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The indie psych drama Martha Marcy May Marlene opens in San Diego today (David Elliott's capsule review is here). The film tells the story of Martha, beginning with her re-entry into the everyday world after a stint with a crunchy sort of cult (led by a chillingly charismatic John Hawkes, late of Winter's Bone), and frequently slipping back into her experience there.

Director Sean Durkin and star Elizabeth Olsen are traveling hither and yon in support of the film, and they were kind enough to sit down for a chat with your humble correspondent. Up first, Director Durkin:

Why did you make this movie?

It started very naturally: I was interested. I wanted to do something like a modern cult movie - I'd never seen it done. It went from there; it just grew. I started reading about people, reading about groups, meeting people who had been in [cults]. You just get invested and start to feel strongly about the character, about creating an experience of what it's truly emotionally like to go through something like that. It was crazy - as I was writing, I'd be talking to people, and they would say, 'Oh, I actually was in something,' or, 'My sister was in something.' And a friend of mine, someone I'd known for a couple of years, decided to come forward and say that she'd been in something like that seven years earlier. She'd never shared it with anyone. The film is not based on her, but I was very fortunate that she shared her experience with me.

As I went back over my notes for the film, it really started to feel like a primer for cult indoctrination - the name-change for a shift in identity, the painful but supposedly necessary initiation ritual...

As I would talk to people, I would see that their experiences correlated with everything I'd read. Whatever the meaning or goal is for each group, the tactics are the same. It's very standardized.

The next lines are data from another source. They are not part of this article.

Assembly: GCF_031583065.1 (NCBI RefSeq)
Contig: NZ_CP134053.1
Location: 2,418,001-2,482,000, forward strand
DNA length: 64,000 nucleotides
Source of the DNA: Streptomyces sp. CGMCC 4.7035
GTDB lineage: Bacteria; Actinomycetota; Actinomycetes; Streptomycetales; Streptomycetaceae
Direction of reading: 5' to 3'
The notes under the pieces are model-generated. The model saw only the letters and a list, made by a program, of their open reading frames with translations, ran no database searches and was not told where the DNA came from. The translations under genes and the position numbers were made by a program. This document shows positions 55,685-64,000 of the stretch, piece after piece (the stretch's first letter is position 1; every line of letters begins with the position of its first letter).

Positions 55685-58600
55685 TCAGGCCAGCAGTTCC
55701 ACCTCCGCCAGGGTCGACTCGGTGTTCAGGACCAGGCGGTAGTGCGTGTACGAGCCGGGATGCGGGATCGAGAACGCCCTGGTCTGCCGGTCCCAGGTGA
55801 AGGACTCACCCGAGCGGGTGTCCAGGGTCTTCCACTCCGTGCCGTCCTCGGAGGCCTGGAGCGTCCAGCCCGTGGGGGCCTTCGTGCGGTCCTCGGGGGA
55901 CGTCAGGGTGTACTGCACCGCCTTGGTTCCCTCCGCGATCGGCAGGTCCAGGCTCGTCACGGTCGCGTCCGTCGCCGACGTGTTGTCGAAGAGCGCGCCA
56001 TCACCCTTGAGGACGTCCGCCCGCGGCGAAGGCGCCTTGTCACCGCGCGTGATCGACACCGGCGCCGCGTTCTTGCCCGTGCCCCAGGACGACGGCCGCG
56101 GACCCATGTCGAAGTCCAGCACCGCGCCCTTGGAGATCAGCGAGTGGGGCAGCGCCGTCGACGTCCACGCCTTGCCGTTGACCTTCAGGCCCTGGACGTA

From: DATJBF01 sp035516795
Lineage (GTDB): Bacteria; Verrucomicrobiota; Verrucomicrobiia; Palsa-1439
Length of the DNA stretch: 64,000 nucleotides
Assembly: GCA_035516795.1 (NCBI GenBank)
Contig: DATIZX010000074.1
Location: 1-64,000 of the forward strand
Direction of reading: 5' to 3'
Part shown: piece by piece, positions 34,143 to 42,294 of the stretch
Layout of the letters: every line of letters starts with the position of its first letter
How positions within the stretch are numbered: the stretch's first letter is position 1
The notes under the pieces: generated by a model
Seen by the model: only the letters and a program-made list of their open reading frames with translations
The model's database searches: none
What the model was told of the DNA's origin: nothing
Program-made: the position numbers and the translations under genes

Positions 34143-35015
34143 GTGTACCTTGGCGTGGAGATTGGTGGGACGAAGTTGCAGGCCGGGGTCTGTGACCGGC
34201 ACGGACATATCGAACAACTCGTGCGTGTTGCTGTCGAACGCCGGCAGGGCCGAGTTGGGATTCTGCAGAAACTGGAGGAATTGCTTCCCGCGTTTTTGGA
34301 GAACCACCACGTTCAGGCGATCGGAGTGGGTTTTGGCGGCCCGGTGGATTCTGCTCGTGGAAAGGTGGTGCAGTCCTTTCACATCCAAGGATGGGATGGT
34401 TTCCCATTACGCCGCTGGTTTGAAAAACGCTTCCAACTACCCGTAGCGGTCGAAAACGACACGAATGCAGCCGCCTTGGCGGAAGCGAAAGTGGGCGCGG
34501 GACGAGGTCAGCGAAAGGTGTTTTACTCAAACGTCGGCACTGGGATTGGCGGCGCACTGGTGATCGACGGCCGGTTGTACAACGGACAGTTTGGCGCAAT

Speaking of meanings - I kept waiting for some mention of religion within the cult, but...

Yeah, I really wanted to make it so there was no religion. It's not about that. It's about her experience of getting sucked in. If it was Martha's first day, and there were some blood ritual where everyone was wearing a robe and Patrick was giving a sermon, viewers would just disconnect from the situation immediately. I wanted to create this sort of wholesome, friendly vibe, so that people could maybe understand why she was attracted to it.

Tell me about developing that vibe.

I knew I wanted this small farm in upstate New York, with this small group - separatist and sort of self-sufficient. I asked myself, 'What kind of man starts that? Obviously, he has a bigger plan - what is that, and how is he going to [achieve it]?' I started collecting things from speeches I'd heard. I'd watch things about different leaders. I've never been in a cult, but you find ways to relate. You build a character out of people you know who are manipulative; they aren't cult leaders, but they have those human qualities.

And then you cast John Hawkes as Patrick. Tell me about what he brought to the part.

My approach is always to write the script more thoroughly than it will appear on screen - that way, people who read it can make the leap, see the things the camera will make up for later. John and I would work on the speeches, get them down to their bare bones. So we worked on the words in that sense. But on another level, when playing a character like that, John is very good at "getting there." But he's also a very warm and generous person, and I think that warmth, that kindness allows the character to have that charm you can trust.

One last thing - for me, the most chilling line in the film was when Martha tells the new girl that Patrick "only has boys." The implication being that if someone has a girl...

Actually, I never thought about that line as more than a subtle illustration of how brainwashed Martha is - to believe something like that. I didn't want the brainwashing to be - I felt it needed little, repeated things. Things like, "I am a teacher and a leader."

[Interview with star Elizabeth Olsen here.]

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